Lyon's gastronomic cutting edge


LYON, France — Walk the staircases and corridors of l’Institut Paul Bocuse, and the lions of French gastronomy follow your every move. Their portraits hang on the walls and their names are printed, always at eye level, on signage and placards throughout the renovated Chateau de Vivier in France’s gastronomic capital.

Escoffier. Troisgros. Point. Robuchon. Brazier. And, of course, Bocuse himself — a seminal French chef of the 20th century.

What happens inside the kitchens and classrooms of this part of the Institute would be familiar to them all. They practiced classical French culinary technique, and the intention of the Institute’s culinary degree is to pass along that torch of tradition.

Step outside the chateau, however, and walk toward the Institute’s ultra-modern Research Center and you are faced with all that is new and edgy about the culture of food in Lyon. The architecture of the two buildings reflects the spirit of the operations inside: ancient and traditional in the chateau, new and innovative in the research center, where the activities fall decidedly beyond the forte of Escoffier.

The researchers and professionals in the Institute’s laboratory are not chefs or sauciers or patissiers. Their tools are pen and paper, not knife and cutting board. Scientific research methodology, not classical culinary technique. Computers, not cookbooks.

A run-down of research projects currently underway illustrates how far the research center’s lab is pushing the Bocuse envelope. France in general has no shortage of schools or training programs for the culinary arts; what is innovative about the center’s work is the cross-disciplinary nature of the fields of study. Most researchers are completing doctoral degrees. They commit to spending at least three years at the Institute, and all projects must directly address the subject of food and nutrition. From there, the students’ programs diverge:

Xavier Allirot, for example, studies metabolic and behavioral consequences of meal deconstruction; or, put more simply, the body’s responses to eating the same amount of food all at once or at several points throughout the day. Allirot’s colleague, Philomene Bayet-Robert, is developing an experiential marketing model for gastronomy. Another researcher models the perceived quality of lighting in the hospitality industry. A researcher who specializes in anthropology is conducting an “ethnographic study of culinary know-how and technical gestures.” Another project addresses “commensality,” or the social aspects of eating, among young people in France, Spain and Germany.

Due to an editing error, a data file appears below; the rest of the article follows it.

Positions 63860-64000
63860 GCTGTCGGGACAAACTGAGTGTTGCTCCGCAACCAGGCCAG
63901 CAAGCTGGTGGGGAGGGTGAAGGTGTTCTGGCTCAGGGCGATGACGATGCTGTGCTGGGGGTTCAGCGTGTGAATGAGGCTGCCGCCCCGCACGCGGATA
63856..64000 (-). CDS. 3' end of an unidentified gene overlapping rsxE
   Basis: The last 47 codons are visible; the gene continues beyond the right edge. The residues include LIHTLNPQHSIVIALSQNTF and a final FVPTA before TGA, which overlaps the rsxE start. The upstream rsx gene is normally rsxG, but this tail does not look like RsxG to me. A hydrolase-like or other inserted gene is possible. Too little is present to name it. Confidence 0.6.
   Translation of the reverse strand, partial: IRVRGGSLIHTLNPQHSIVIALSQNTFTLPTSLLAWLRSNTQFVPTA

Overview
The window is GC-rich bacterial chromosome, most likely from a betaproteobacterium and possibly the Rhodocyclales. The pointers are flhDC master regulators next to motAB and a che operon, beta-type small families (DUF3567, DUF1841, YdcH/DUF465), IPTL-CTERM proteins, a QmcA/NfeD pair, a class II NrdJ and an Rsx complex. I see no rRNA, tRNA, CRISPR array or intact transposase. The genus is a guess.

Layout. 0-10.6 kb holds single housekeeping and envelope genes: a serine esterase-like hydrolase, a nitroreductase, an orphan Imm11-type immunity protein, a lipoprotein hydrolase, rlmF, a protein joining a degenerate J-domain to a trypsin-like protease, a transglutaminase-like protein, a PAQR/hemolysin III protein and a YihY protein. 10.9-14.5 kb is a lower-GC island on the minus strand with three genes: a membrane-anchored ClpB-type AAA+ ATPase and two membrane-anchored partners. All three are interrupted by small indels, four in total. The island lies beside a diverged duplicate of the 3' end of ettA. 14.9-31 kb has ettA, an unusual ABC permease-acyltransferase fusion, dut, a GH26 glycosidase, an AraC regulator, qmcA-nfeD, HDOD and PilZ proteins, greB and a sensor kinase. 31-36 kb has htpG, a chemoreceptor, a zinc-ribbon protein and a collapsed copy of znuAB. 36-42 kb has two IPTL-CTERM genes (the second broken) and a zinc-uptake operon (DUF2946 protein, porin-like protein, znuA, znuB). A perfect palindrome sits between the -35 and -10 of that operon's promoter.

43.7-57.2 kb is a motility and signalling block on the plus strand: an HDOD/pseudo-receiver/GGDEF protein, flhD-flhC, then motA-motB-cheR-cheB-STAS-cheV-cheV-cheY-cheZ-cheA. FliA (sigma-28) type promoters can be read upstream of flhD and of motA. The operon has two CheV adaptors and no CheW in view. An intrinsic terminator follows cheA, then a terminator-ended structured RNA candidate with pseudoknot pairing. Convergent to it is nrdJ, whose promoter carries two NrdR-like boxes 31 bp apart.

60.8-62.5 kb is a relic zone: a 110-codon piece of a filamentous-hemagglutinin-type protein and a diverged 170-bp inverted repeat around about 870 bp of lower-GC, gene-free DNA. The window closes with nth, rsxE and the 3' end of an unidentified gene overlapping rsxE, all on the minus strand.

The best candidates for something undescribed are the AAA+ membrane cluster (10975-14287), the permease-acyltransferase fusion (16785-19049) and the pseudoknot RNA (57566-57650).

Agnes Giboreau, director of research for the center, credits its ability to be innovative in part to its independence from other universities or national institutes. The center is also very young, having opened its doors less than two years ago.

Giboreau said students’ research must have a direct link with “real life,” that is, how people live and how they spend money. In fact, many researchers have relationships with corporations. Bayet-Robert’s research into a marketing model for gastronomy, for example, is funded in part by Relais & Chateaux, a France-based collection of luxury hotels and restaurants.

“Our main objective is to combine pleasure and health,” she said. “The center was born to help society eat healthfully through knowledge of the pleasure of eating.”

What the center also does is tip the scale toward innovation and forward-thinking, even within the very traditional context of a school dedicated to France’s classical culinary techniques. It is a pattern that is apparent throughout Lyon, both within its restaurants — especially its renowned bouchons, or casual restaurants that feature “grandmother-style” cooking — and within specialty shops ranging from chocolates to spices. They are all grounded in tradition, yet their contemporary experiments indicate an eagerness to stay current.

Palomas, a chocolate shop in rue Colonel Chambonnet, responded to the call for innovation by refashioning the generations-old dragees candies from almond-centered to chocolate-centered. Cheese shop Au Fil a Beurre persuades its customers to consider cheese as an appetizer (taken at the end of the meal in the French tradition) and to experiment with unusual pairings like Mimolette cheese with carrot jam, Comte with vanilla powder, Roquefort with pineapple and chevre with clementines.

But not every Lyonnais follows the innovation ethos. Jean-Louis Gelin, owner of Bouchon La Meuniere, believes that the traditional ways of cooking and new experiments can exist in the same city but not in the same restaurant or shop.

“What I love is to protect what exists, to protect the tradition,” Gelin said. “I do it for the young people.”